How to Write Publishable Papers. By Abby Day

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1 How to Write Publishable Papers By Abby Day The postings follow a logical, systematic structure which I originally developed for my book How to Get Research Published in Journals. (Day, A., 1996, How to Get Research Published in Journals, Gower, Aldershot, UK) Much of the material derived from my long association with Emerald, publisher of the world's widest range of journals in management, including HR and marketing, and library and information services. In particular, Emerald sponsored original research I conducted on quality variables in academic journals which led to me conducting further independent research to test the findings more widely (Day, A. and Peters, J., Quality Indicators in Academic Publishing, Library Review, vol. 45 no. 2/4). Part 1: A purpose to publish 1.1 Four good reasons to publish your work 1.2 Four even better reasons not to publish your work 1.3 Answering the question: so what? Part 2: Relationship publishing 2.1 When quality doesn't matter 2.2 Who cares about your work? 2.3 Guaranteeing acceptance Part 3: Seven days to a perfect paper 3.1 The first draft 3.2 The finishing touch 3.3 Managing the review process Part Four good reasons to publish your work During the last 10 years my colleagues and I have led writers' workshops at universities and colleges around the world. We have asked hundreds of people why they want to publish, and why the successful ones keep publishing year after year. Their responses tend to group in four main themes. 1. Because I have to 2. Because I want to get ahead 3. Because I need to learn through others 4. Because I need clarity 1

2 1. Because I have to This is how some people explain the propensity to publish. It's not a choice, for them, but a demand. It's not a joy, but a chore. It's therefore not surprising that they approach the forthcoming paper with dread or, worse yet, with procrastination. In one sense, of course, there is an obligation which comes with the vocation. You belong to a body of knowledge which only grows as people add to it. You may earn a living through teaching or through research or both but as you do, you are keenly aware of the contributions to the field which other people have made. Those are the books and articles you read, the concepts which underpin your work, the evidence which strengthens it. Writing up your findings or articulating your concepts is your way of contributing to the academic community, potentially for generations to come. Some of us may be tormented by something called "writer's block" which prevents us from committing our thoughts and ideas to paper. That, combined with the daily pressures of teaching, research, administration, student support and other jobs conspire to force publishing to the bottom of our list of priorities. So, let's move beyond the writing and publishing project being a chore and put it back to where it belongs - an obligation, yes, but one which can be fun, easy and fruitful. 2. Because I want get ahead People who can communicate well with their peers are in demand. Research itself is worthless unless it is disseminated. For academics and many professionals, this usually happens with publication. Too often, fine work is not recognised simply because no one knows about it. That means that future work is compromised and the possibilities of working near the top of the field become limited. Publishing in journals increases the chances of being invited to conferences, being asked to review papers and join advisory boards. It opens and strengthens networks and helps you promote your work, your skills, and your interests. It's fair to say that those who publish in competent journals are judged competent themselves. Are they really so smart? Yes. They've recognised the importance of publishing and they've done it. And do they know something you don't know? Yes to that as well. They know how to write good papers and how to target the right journals. They know how to prioritise. They know how to get ideas out of their heads and onto paper where others can see them and respond to them. And they enjoy doing it. 2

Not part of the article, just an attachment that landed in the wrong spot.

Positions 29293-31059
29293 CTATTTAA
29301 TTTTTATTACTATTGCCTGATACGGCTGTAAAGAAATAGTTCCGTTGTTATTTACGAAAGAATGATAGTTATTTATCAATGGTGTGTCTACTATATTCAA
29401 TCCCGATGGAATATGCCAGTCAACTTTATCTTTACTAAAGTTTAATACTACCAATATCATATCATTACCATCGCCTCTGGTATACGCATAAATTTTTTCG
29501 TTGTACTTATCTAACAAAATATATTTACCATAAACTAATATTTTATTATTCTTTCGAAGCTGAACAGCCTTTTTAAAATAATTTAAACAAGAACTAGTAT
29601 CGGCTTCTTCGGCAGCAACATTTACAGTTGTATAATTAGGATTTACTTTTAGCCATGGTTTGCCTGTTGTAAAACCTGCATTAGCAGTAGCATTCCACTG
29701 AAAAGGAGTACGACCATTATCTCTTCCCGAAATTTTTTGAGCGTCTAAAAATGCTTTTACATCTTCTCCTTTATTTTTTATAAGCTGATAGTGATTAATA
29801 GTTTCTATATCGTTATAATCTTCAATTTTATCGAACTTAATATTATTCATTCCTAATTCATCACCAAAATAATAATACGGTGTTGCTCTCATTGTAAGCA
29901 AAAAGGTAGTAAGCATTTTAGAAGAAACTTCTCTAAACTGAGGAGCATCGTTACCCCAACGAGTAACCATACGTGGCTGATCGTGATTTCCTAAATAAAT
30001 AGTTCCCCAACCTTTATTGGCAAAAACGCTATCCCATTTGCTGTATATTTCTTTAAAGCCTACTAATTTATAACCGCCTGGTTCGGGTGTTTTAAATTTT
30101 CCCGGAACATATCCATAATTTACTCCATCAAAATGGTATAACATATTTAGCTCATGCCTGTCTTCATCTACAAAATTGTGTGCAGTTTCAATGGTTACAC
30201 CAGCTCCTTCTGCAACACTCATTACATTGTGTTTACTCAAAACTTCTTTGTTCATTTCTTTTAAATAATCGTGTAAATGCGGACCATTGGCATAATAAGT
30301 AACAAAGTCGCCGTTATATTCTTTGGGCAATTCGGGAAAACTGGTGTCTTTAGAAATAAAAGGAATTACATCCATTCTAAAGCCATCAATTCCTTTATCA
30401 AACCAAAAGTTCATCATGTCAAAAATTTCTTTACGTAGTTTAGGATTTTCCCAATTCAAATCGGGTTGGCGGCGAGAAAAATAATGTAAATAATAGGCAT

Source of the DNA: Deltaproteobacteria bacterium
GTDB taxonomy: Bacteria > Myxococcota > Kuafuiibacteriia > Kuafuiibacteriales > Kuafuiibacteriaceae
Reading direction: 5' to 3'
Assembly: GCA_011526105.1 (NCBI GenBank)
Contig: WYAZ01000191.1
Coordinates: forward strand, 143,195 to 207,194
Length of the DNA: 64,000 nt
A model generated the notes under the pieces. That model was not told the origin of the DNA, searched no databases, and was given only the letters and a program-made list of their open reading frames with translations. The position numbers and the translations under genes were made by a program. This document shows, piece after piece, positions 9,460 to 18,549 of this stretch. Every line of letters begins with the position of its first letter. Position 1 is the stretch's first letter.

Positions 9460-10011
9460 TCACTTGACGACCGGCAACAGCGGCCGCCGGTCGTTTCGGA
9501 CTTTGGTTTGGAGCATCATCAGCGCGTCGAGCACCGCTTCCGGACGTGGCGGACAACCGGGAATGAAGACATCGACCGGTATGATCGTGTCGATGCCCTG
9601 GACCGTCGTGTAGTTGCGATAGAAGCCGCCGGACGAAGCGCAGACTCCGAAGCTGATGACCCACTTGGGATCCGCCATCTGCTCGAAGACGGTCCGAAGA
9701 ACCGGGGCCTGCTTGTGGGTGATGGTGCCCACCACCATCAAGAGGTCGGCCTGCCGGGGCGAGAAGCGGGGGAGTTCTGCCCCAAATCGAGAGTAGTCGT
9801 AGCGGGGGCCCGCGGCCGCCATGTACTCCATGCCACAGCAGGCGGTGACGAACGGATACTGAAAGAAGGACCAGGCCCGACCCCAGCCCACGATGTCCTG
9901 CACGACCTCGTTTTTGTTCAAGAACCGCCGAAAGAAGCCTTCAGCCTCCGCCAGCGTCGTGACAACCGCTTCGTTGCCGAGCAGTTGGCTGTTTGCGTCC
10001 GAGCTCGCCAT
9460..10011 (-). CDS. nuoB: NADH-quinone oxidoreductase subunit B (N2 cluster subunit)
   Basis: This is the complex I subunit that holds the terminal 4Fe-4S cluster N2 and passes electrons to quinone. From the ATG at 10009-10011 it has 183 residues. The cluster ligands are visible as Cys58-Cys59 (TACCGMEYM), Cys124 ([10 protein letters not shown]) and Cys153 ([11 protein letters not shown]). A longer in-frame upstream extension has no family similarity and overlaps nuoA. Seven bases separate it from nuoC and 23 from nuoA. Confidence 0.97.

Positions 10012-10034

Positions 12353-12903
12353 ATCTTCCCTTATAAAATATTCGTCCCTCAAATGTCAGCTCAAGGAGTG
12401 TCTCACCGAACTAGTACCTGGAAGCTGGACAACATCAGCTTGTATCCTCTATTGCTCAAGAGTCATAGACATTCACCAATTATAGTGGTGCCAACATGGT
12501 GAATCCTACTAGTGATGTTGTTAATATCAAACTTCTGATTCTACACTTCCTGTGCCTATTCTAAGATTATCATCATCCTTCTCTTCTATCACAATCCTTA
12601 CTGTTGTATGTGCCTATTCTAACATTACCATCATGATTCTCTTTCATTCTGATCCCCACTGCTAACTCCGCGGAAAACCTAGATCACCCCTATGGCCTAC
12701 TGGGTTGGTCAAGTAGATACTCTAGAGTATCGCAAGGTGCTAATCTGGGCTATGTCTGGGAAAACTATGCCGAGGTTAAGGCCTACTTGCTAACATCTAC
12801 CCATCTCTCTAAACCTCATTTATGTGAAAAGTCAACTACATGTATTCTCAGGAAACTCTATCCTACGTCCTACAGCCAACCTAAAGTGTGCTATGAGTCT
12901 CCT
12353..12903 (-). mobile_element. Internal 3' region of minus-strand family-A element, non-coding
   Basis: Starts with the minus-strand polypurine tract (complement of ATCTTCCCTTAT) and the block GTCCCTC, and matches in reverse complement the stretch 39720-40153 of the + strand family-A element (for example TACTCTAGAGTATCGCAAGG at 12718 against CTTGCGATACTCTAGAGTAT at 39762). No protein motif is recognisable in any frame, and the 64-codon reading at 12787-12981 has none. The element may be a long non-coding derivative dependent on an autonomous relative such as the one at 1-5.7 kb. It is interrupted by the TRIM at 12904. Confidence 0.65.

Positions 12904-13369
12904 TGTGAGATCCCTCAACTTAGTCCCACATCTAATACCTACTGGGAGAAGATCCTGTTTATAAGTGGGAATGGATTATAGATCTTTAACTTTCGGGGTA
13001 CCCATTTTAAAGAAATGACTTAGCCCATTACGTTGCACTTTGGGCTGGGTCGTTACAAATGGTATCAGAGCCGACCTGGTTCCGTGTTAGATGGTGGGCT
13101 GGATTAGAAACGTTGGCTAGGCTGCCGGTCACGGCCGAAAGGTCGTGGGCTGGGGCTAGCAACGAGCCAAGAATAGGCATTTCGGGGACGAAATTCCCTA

3 3. Because I need to learn through others A published paper is only part of a life-long membership in a community. It is through beginning and maintaining contact with that community that we are able to receive the comments and the responses that will tell us more about our field and ourselves. As we develop a conduit to allow our work to connect with others, we create something even better. Whether or not it happens when you show your draft to colleagues, or after the paper has been published, someone will comment on your work. As interest grows, people add other evidence and theories. Another person's perspective can enrich what you have done, or allow you to reconsider, and change some of it. Sometimes feedback can lead to collaboration from unexpected sources. When the first edition of How to Get Research Published in Journals was published in 1996, I received a favourable review from Sally Brown, contributor to the popular '500 Tips...' series of books published by Kogan Page. Sally suggested we collaborate with her and her partner Phil Race on a forthcoming book called 500 Tips for Getting Published. That project was so successful we did two other books together Tips for Developing a Learning Organization and 2000 Tips for Lecturers. None of that would have happened if I had not published in the first place. Feedback and collaboration are valuable components of the publishing process - and they're free. Referees and reviewers will decide if your work will be accepted, rejected or sent back for revision. "Revise" feedback usually includes precise comments about which parts of the paper should be revised, and often how; even papers which are rejected are often rejected for a well-articulated reason. Some people might call it rejection. I prefer to call it learning. 4. Because I need clarity Nobody, not even a professional writer, can write without focus. What people call writer's block is usually nothing more than lack of focus. If you told me to write a love song tonight, I'd have a lot of trouble. But if you told me to write a love song about a girl in a red dress who goes into a bar and is on her fifth martini, and is falling off her chair, that's a lot easier and it makes me free to say anything I want. Stephen Sondheim What are you trying to say? Unless you know the answer to that, the words will not come easily. 3